Tabernacle, Salt Lake City
Favorite thing: You must see the Mormon Temple and Mormon Tabernacle. There are tons of trees and flowers and they're in a very nice setting within the city. To go inside the Tabernacle, you'll have to have a tour guide, which is a free thing, and they basically are all around the place looking for small groups that need a tour. So, there's no line.. just look for someone with a name badge. They'll take you around to the different sites in this 'park,' because there ARE other buildings too. At the end you're invited to watch a movie on Mormonism and its history and then offered the chance to receive a free Book of Mormon. :=)
Make every effort to enter the Tabernacle, opposite the Temple, when the world-famous Mormon Tabernacle Choir is singing or an organ recital is given. I hear that this is very impressive although I personally never had an interest in it. This domed building, constructed between 1863 - 1867, has stunning acoustic properties. Guides leading tours will demonstrate that you can literally hear a pin drop on the stage even when sitting in the back row of the tabernacle. The organ has almost 12,000 pipes.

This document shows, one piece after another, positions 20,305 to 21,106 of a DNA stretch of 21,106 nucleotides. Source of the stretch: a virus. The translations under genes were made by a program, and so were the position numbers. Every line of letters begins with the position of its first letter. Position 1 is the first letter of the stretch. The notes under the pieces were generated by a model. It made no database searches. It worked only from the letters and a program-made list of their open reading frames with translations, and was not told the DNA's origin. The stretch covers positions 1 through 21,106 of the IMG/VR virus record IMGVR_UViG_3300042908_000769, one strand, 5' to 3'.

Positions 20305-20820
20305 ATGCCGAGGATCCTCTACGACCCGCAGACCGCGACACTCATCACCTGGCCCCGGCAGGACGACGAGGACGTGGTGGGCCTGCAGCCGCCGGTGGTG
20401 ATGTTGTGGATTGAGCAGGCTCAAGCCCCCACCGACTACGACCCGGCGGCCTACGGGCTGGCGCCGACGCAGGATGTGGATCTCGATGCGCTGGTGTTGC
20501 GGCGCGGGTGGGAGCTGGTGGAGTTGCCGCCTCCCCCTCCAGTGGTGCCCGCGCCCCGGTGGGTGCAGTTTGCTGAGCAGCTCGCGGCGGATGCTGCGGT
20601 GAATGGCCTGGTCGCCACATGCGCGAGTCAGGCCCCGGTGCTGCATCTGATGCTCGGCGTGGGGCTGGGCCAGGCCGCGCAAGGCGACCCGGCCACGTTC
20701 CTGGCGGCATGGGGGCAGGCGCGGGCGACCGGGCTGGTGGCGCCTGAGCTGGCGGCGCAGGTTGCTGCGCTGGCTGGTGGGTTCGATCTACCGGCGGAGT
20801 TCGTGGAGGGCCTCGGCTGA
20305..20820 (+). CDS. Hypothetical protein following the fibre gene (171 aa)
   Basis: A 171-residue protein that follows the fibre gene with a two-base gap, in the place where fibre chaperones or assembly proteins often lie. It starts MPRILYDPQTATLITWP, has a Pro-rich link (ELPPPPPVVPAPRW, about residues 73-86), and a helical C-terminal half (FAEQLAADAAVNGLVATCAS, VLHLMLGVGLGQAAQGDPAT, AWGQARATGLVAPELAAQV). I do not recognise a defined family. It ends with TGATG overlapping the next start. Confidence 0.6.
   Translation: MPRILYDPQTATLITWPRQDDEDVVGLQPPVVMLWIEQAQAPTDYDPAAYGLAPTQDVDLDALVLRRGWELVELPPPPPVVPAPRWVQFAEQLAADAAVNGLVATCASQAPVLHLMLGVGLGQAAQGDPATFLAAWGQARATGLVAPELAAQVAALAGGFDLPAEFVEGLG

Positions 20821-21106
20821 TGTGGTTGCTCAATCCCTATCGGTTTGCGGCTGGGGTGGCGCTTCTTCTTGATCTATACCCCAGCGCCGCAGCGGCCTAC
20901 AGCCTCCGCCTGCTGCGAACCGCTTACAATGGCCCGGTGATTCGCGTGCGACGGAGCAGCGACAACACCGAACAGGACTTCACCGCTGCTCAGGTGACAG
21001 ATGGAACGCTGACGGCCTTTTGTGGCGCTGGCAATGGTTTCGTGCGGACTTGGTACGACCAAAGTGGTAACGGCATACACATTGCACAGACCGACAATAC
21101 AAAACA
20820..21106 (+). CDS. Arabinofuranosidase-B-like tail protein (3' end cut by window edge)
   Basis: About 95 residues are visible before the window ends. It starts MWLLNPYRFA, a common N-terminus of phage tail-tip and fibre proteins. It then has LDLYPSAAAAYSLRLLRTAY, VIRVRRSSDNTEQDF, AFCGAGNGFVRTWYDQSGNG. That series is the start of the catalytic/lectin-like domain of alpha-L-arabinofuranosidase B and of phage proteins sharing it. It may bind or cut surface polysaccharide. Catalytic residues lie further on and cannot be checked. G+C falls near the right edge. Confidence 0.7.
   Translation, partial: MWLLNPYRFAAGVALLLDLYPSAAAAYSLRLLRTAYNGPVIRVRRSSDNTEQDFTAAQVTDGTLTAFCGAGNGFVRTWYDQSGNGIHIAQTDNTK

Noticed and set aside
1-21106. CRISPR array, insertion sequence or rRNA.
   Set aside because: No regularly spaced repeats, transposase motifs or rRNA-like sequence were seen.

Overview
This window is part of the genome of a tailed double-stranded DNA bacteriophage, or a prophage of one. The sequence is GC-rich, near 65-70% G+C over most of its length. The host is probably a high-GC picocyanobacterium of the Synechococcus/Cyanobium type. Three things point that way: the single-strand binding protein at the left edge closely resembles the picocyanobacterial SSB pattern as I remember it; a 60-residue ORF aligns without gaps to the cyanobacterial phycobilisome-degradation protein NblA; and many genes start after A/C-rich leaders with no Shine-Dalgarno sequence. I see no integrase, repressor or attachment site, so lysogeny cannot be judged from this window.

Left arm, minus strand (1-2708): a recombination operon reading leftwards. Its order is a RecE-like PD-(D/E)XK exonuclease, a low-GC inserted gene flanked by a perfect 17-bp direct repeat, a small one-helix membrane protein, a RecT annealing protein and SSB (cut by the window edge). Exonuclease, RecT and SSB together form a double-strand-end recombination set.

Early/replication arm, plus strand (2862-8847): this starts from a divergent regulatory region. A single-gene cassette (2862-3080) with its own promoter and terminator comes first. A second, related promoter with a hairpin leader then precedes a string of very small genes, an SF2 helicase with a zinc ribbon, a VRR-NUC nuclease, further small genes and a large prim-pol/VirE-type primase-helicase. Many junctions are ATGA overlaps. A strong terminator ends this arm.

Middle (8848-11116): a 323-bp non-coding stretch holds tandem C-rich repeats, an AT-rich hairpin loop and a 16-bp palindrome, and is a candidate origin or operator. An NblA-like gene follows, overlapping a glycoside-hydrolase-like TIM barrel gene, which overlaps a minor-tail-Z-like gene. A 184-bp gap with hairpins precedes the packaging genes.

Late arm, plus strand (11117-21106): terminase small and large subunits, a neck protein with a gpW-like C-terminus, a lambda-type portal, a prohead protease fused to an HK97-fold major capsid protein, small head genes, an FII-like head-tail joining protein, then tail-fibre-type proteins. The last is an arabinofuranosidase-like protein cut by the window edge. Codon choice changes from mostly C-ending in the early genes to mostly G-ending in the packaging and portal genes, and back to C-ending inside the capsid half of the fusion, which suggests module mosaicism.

The Assembly Hall, built between 1877 - 1882 houses a smaller organ. Outside the Assembly Hall is the Seagull Monument. The story behind the monument is as follows: When Salt Lake City was founded in 1847 it was a long way from anywhere. The Mormon settlers had to be self reliant in order to survive. Times were hard for the first years, especially in 1848 when a late frost followed by a plague of locusts threatened to wipe out the crops. What happened next is still regarded as a miracle by the Mormons; a flock of California gulls flew in, ate the locusts and saved the remaining crop. (That's why Utah's official bird is the gull.) Photo: Assembly Hall with Seagull Monument, March '97.
Favorite thing: In front of the temple there is that dome with an incredible 12.000 pipes organ. It´s said the acoustics are great. Organ and choral concerts.